Showing posts from 2011

Last Blog Posting of 2011

Well, I hope you all had a pretty good year, and that Go Wood made it a little better in some small way. Thanks for coming back each time...we had over 80,000 views of the blog this year, which I think just goes to show how much people really love wood and reading about the ways that we can use it wiser, more often, and more efficiently.

Thanks also to those who voted in the poll that was posted all year in the right panel on Favorite Topics. By coincidence, 110 people stated their preference, and this post is the 110th post since I started the blog about a year ago. When I started, I thought it was going to be devoted to wood energy issues, but the poll showed me that you all have a fairly broad and evenly distributed range of interests...

Bioenergy - 28
Wood Design - 34
Wood Species - 27
Wood Artifacts and History - 29
Wood Industries - 33
Housing and the Economy - 20
All of the above - 20

and six folks admitted to being spies for the plastic industry.

Well, since your votes didn…

Wood Stove Use and Maintenance

In the last post I discussed the use of green wood in the wood stove, and its potential advantage in stretching your wood supply and lowering the overall cost of your winter wood supply. If you're considering this for your own stove, you need to make sure to maintain a regular schedule of cleaning your chimney flue. If you burn a lot of green wood, you will increase the amount of creosote buildup in the flue, and if left to build up for too long, it may lead to a chimney fire.

Regular users of wood stoves who get their stove up to a nice fire every day will reduce the amount of creosote build-up, and a yearly chimney cleaning will usually suffice for daily users. However, folks who only use their stoves irregularly, or on weekends, will wind up with more creosote build-up in their chimney. If you're one of these occasional wood stove users, try to stick to well-seasoned will give you more heat and pleasure for the shorter time you're using it.

The University of …

"Green" Energy from American Elm and Green Wood

Winter has finally arrived here in central Pennsylvania. Thirty-two degrees today and the wind is howling. Time to break out the long-handle underwear and gloves.

I'm experimenting with my stoves again this year. Seems like every year I come up with something new to try. This year, I lost a big old American elm in the back of the house, and my friend Martin Melville came out and took the big boy down in a couple of hours. Martin is an artist with the ropes, and his manipulating those huge branches to avoid smashing in my roof was a thing to marvel at. He and I are the same age, and while I get dizzy pulling off my pajama bottoms in the morning, he's out there swinging around sixty feet in the air with a chain saw in one hand and a rope in the other. I think he missed his calling with the circus.

So, I get to experiment with this winter with American elm, which is something most folks these days don't get to do, since it is so rare these days. According to the nice heating …

Gold, Frankincense, and Myrrh

"When they saw the star, they rejoiced with exceeding great joy. And when they were come into the house, they saw the young child with Mary his mother, and fell down, and worshipped him: and when they had opened their treasures, they presented unto him gifts; gold, and frankincense and myrrh. And being warned of God in a dream that they should not return to Herod, they departed into their own country another way."-Matthew 2:10-12, The King James Bible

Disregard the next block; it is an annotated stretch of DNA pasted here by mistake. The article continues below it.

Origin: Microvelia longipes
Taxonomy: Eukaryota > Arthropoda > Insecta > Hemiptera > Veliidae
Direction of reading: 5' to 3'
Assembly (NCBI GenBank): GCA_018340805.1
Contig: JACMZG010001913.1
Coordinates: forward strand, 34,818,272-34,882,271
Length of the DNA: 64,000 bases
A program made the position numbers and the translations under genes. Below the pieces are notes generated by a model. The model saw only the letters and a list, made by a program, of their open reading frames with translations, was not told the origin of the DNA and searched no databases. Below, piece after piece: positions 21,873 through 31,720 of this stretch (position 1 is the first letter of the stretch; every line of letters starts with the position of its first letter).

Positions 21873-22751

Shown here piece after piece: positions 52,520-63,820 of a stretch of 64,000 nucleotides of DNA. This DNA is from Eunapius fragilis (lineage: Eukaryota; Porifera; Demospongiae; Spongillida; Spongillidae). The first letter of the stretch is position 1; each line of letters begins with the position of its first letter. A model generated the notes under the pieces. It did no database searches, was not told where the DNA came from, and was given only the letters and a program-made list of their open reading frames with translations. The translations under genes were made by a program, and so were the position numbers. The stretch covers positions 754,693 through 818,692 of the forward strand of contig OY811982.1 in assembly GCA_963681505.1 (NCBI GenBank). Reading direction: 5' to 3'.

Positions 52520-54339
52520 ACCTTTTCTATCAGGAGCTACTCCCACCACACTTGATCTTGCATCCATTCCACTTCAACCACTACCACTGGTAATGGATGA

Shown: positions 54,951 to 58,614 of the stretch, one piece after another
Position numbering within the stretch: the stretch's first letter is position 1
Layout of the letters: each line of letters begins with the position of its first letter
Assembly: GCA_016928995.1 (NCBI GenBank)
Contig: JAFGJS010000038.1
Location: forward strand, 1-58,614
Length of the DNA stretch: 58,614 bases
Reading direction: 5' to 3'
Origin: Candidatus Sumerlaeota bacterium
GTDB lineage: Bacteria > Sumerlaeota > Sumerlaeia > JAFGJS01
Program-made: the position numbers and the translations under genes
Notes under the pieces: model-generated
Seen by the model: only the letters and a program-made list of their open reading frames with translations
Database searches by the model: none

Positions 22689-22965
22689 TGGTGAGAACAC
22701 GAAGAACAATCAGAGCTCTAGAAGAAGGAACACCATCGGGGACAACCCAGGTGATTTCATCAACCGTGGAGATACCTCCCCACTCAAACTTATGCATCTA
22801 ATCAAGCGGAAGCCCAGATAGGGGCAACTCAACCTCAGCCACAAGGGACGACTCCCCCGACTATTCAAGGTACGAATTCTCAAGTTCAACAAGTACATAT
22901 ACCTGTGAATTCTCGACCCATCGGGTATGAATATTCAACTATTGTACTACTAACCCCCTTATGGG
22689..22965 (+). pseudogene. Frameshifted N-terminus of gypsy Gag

So goes the story. I always thought it an interesting one, especially for the two mysterious gifts with names that I never saw anywhere outside of the Bible. Gold, that was easy, and it showed that these three wise men were serious players. But frankincense and myrrh? What the heck is that?

As a kid, I always had a vague notion that frankincense was some kind of magic dust that was somehow associated with Frankenstein. And that myrrh was a smooth, sweet, middle-eastern butter. Well, I could see how Mary and Joseph would apprec…

Spirit of the Season, In Wood

For football fans, Christmas and Budweiser are eternally linked by video images of Clydesdales pulling beer wagons through the snow to the sound of bells and soft music.

Well, our industry friends at FinnForest have created a wood industry version of that marketing phenomenon, of a sort. Entitled "The Spirit of Wood", the video below provides us with a spiritual look at an industry that contributes so much to our shared human experience. While you enjoy the video, listen closely to the narrator. You'll hear that the "wood is produced from certified forests", and that "the transport distances to the production units are minimal", and that "all harvesting work is done on a long-term development principle". That heat from the veneering process is captured and re-used in other processes. And that "continuous internal and external quality control" is maintained at all times.

Throughout, technology and precision is conveyed as the essen…

Sarah Explains Woodpiles

Been spending a lot of time around the woodpile lately, and just now ran across a short video entitled "Sarah Explains Woodpiles". My curiosity was peaked as to what exactly there was to explain, so I bit.

So glad I did. In just a few words, Sarah explains the wisdom of the ages with respect to woodpiles...she gets right to the heart of both kinds of people: those who love to build them, and those who love to hate them.

Not sure if the beverage is water or vodka, but Sarah is one inspired Canuck.

What kind of a person are you, really? :-)

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Finished Ski Table

The ski table is finally complete and I am extremely happy with the results. The project remained the same throughout the building process except for the inclusion of cut pegs for the mortise and tenon joint. I spent somewhere around 4-5 hours each week working on the table also bringing me close to Jackie’s time of 60 hours. All together the project came in around $250 including the wormy maple, oak tiles, stain, polyurethane and inner hardware to make the ski top move. Using rollers for bi-fold doors and cutting a ledge inside the structure, the table top is able to split open. The full design includes a continuous Alpine themed oak border; snowflake cut pegs and a hidden shadow box for ski memorabilia. The real eye catcher though and pride of this project has been the wormy maple legs and structure. After applying the clear coat the grain really started to pop and bring out the Scandinavian feel I was going for.